First of all, a correction for my last post. Cristina Ortiz won the Cliburn in 1969, so it's been 40 years since a woman won the competition outright, not 43.
I spent today looking for English-language press coverage in the winners' home countries. Here's the write-up in the Korea Times. I talked with the reporter of this piece at the Cliburn afterparty. She's from Boston, and she was quite taken with Fort Worth on her first visit. Interesting to note that Yeol-eum Son will be playing again with the Takacs Quartet in Seoul 10 days from now. If you're in South Korea, you might want to see her compatriots give her a winners' welcome. By the way, the headline on this Korea Times article fooled me into thinking it was about the Cliburn. Asahi Shimbun has some in-depth stuff on Nobuyuki Tsujii. There's also this article on Tsujii's chamber-music performance from the Taiwan-based China Post, oddly enough. Meanwhile, China Daily has just bare-bones wire-service reporting on Zhang Haochen, as do the other English-language publications in mainland China. You'd think the rah-rah government-controlled press would be making more hay out of the kid's triumph. Maybe all that's in the Mandarin-language press coverage.
One of the out-of-town music critics asked me at the afterparty what I got out of the Cliburn. For one thing, it inspired me to lose weight. One month ago, I discovered I couldn't fit into any of my pairs of dress pants anymore, and resolved to diet and exercise until I could. Two weeks later, I was able to fit in my old clothes. I like eating healthier and having more energy. I'm going to keep doing it.
More importantly, I found several pianists whom I wanted to listen to again. As I said in my hastily written summary of the competition's first two rounds, it's not just the winners we come to hear. I got the chance to talk to Spencer Myer and Andrea Lam, who stayed and listened to the other performances after they were eliminated, and I told them how much I liked their music-making. The internet makes it easier than ever to follow classical musicians' careers. I'll be looking them up. (In Lam's case, I'll have no trouble remembering her name.) The field this year had a lot of pianists who, if I encounter their name in the future, will make me stop and at least look at what they'll be playing. That's more than I can say for 2005. The sense of music bringing together a community was great, too, but I think the city of Fort Worth well appreciates how lucky it is to have this big music competition here.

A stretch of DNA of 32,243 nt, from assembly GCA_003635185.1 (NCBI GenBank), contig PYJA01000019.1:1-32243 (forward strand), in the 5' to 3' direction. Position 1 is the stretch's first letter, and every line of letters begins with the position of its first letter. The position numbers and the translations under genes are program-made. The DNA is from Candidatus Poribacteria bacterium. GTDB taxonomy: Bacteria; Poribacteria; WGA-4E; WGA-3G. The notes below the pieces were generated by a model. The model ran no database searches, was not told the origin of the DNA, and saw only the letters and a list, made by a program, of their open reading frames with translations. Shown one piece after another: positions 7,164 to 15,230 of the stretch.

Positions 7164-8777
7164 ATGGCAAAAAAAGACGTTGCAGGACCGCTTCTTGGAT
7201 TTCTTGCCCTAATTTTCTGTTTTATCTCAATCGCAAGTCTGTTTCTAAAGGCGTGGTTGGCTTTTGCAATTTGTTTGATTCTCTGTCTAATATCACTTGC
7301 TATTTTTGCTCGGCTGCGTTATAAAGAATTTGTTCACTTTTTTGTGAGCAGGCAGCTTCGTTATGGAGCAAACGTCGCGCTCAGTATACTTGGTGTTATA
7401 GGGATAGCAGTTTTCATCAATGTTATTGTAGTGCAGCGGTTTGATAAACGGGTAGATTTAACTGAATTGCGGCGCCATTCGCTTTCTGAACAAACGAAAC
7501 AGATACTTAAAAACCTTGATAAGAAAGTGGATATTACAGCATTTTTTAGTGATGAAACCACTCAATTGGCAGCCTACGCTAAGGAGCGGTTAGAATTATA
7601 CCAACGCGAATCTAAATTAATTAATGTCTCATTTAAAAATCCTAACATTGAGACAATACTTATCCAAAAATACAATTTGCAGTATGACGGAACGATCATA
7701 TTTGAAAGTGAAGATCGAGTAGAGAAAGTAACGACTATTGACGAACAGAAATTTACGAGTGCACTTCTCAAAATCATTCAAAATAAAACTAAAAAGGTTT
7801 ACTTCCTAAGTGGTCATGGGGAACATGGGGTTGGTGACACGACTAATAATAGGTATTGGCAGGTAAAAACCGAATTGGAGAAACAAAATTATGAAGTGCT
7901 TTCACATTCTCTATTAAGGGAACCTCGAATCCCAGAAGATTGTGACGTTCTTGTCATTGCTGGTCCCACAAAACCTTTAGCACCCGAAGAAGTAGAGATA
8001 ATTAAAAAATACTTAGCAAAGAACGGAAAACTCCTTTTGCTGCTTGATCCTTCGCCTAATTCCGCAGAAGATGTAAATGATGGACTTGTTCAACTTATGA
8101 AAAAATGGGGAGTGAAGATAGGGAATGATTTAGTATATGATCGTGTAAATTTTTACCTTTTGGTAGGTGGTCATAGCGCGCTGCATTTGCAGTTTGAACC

Now I get to go back to having my weekends free, watching movies, and not wearing a tie. Some acknowledgments before I sign off: Thanks to Sevan Melikyan and the gracious staffers in the Cliburn press room, who always accommodated me when I was frantically trying to post these missives in the 10 or 15 minutes between performances. Thanks to the friendly staffers at The Vault, the downtown restaurant that was generous (and canny) enough to provide free dinners to the press covering the Cliburn. Ethical considerations prevent me from making any good or bad comments about the food, so I'll just say it was a great place to decompress between sessions. Thanks to my fellow blogging music critics who engaged me in lively discussions and some passionate disagreements about the music and the musicians. It was a privilege working alongside you all. And most of all, thanks to all the readers who've been following this blog. I hope I've enhanced your understanding and enjoyment of the 13th Van Cliburn Competition. Hope to see you all at our next blog-worthy event.